Thousands of trees and shrubs planted as major landscaping scheme gets underway
The first of many thousands of new trees and shrubs are being replanted across Widnes and Runcorn starting this week, in a massive project to reinstate some of the landscaping across the area around Mersey Gateway Project sites.
Native and evergreen trees and shrubs, including English Oaks, Silver Birch and Field Maple, will be planted alongside Scots Pine and Black Pine to ensure year-long greenery.
Hugh O’Connor, General Manager of Merseylink, said the landscape reinstatement was a sign of Merseylink’s commitment to ensuring the project had a positive impact on the local environment.
He said: “As with any large-scale infrastructure project, work to build the Mersey Gateway bridge and associated road network has involved some extensive landscaping work.”
“From the start Merseylink has planned to restore and replant extensive areas around the project sites with trees, shrubs, wildflowers and grasses, to ensure local wildlife can thrive. We’re delighted to report this replanting work is now being delivered.
“When complete the landscaping scheme will have replanted more trees and shrubs in the area than were initially removed.”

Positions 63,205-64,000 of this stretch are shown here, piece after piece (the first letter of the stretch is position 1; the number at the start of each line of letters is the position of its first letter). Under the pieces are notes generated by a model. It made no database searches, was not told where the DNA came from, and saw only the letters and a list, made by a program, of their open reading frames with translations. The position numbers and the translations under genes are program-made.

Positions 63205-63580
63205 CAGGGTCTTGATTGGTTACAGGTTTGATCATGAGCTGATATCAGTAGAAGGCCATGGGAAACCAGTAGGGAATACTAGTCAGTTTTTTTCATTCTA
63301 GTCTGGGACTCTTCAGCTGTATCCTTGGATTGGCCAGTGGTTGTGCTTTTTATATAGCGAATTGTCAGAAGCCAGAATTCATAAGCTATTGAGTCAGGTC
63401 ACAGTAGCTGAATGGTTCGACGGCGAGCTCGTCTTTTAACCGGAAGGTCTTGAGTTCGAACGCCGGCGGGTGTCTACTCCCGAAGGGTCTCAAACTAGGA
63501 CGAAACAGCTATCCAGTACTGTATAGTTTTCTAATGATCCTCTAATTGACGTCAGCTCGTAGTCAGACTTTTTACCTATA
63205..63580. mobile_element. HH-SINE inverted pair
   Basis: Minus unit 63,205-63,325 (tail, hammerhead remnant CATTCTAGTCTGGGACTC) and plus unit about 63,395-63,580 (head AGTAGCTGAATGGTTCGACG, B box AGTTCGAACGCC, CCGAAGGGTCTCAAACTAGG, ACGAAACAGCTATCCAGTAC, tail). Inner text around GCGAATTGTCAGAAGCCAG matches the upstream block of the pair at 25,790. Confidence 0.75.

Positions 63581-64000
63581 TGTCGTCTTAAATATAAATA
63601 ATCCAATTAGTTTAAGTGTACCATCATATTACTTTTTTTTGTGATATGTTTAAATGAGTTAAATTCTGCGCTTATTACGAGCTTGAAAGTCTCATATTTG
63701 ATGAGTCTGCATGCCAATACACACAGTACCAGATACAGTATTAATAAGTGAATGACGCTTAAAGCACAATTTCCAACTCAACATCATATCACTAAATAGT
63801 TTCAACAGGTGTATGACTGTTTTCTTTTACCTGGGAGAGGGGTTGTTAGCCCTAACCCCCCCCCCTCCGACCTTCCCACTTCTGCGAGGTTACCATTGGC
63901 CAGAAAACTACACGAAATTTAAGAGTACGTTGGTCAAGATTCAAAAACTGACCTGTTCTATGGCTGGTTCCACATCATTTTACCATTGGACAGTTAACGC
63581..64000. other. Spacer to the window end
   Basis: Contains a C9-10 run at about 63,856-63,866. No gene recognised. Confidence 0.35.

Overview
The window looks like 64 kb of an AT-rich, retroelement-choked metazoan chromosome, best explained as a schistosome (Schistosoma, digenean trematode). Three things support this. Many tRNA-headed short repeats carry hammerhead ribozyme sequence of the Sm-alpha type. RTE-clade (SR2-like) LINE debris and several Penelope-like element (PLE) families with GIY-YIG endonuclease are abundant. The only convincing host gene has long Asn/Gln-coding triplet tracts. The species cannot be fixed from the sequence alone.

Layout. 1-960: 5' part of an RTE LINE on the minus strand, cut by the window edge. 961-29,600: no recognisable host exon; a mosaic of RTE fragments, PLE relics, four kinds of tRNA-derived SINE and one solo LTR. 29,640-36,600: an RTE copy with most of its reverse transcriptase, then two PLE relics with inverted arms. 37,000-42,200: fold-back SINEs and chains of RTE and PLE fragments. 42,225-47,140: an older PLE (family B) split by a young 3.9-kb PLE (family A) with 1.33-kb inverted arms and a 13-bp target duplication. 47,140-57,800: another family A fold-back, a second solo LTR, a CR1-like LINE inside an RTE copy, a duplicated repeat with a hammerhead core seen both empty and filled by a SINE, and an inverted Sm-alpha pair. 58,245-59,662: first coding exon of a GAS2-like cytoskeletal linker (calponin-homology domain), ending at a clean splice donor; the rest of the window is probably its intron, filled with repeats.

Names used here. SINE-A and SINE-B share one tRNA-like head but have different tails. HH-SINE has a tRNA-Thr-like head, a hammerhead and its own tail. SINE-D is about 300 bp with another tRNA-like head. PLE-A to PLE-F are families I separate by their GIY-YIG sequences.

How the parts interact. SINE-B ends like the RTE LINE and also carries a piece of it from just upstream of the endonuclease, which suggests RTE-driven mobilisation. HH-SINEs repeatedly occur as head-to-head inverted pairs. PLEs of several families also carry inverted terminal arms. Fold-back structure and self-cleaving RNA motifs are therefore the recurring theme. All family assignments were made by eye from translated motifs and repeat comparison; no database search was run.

Planting began this month and will continue until the planting season dictates.
Environmental issues have been a key focus since the project was first developed.
An independent charitable trust – the Mersey Gateway Environmental Trust (MGET) has been set up to promote the conservation, protection and improvement of the environment across a 1600-hectare area of the Upper Mersey Estuary running all the way from the Mersey Gateway Bridge up river as far as Warrington.
The Trust is also aiming to create a new 28.5-hectare nature reserve around the bridge.
Victoria Pollard, Merseylink Environment Manager said “The replanting scheme will provide massive ecological value to local wildlife. Motorists will notice the new greenery as we approach the spring, and more and more of these new trees and shrubs begin to grow.”
Cllr Rob Polhill, Leader of Halton Borough Council, said: “The replanting of many thousands of trees across the borough is a significant step for the project.
“Preserving and improving the environment is a strong aim of the Mersey Gateway Project and it is fantastic that we are now beginning to see landscaping taking place across the borough.
“The replanting of trees and shrubs will benefit wildlife and will be enjoyed by local residents too.”